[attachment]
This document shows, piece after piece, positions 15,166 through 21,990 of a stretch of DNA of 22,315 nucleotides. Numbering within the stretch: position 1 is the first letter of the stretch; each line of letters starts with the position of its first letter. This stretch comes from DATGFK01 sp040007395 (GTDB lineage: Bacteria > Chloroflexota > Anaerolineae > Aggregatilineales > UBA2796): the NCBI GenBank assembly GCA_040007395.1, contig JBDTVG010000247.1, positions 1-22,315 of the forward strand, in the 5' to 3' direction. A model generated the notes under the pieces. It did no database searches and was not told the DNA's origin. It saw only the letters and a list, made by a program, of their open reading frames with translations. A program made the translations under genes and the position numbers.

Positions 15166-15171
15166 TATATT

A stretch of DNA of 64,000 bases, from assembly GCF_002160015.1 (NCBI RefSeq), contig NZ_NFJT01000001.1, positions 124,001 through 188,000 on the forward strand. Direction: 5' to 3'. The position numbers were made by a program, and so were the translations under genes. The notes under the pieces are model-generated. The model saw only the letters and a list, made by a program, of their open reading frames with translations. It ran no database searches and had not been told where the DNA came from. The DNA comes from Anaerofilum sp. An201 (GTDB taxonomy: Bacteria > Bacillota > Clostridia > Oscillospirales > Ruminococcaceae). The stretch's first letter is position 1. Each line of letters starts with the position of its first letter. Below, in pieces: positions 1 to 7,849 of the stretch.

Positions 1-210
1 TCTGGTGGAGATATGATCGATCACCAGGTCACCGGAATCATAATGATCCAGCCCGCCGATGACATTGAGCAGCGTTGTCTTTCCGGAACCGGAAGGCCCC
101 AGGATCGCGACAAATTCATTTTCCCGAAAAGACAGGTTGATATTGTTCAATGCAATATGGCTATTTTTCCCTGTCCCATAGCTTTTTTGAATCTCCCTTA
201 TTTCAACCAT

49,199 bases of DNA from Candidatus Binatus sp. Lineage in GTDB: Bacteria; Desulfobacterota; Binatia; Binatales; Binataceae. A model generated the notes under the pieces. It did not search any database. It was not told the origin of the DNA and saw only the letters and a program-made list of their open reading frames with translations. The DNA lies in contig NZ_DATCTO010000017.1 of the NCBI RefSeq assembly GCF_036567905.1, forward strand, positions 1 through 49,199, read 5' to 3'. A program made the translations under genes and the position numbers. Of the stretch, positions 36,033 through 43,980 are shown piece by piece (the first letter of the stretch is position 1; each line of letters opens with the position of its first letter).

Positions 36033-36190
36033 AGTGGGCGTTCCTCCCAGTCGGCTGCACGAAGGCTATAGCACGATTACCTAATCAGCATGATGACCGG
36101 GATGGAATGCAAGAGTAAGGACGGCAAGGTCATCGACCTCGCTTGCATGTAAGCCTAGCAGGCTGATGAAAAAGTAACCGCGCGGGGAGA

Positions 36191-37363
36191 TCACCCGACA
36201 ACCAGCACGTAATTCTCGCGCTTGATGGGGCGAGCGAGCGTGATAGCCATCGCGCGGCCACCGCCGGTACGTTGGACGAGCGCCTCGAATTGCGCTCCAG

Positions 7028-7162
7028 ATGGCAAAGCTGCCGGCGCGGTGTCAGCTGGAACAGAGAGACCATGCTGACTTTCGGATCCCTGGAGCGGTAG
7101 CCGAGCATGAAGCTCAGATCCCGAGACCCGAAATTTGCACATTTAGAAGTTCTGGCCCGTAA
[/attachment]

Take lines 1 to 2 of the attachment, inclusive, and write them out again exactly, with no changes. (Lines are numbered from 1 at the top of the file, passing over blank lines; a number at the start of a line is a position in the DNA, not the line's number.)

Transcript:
This document shows, piece after piece, positions 15,166 through 21,990 of a stretch of DNA of 22,315 nucleotides. Numbering within the stretch: position 1 is the first letter of the stretch; each line of letters starts with the position of its first letter. This stretch comes from DATGFK01 sp040007395 (GTDB lineage: Bacteria > Chloroflexota > Anaerolineae > Aggregatilineales > UBA2796): the NCBI GenBank assembly GCA_040007395.1, contig JBDTVG010000247.1, positions 1-22,315 of the forward strand, in the 5' to 3' direction. A model generated the notes under the pieces. It did no database searches and was not told the DNA's origin. It saw only the letters and a list, made by a program, of their open reading frames with translations. A program made the translations under genes and the position numbers.

Positions 15166-15171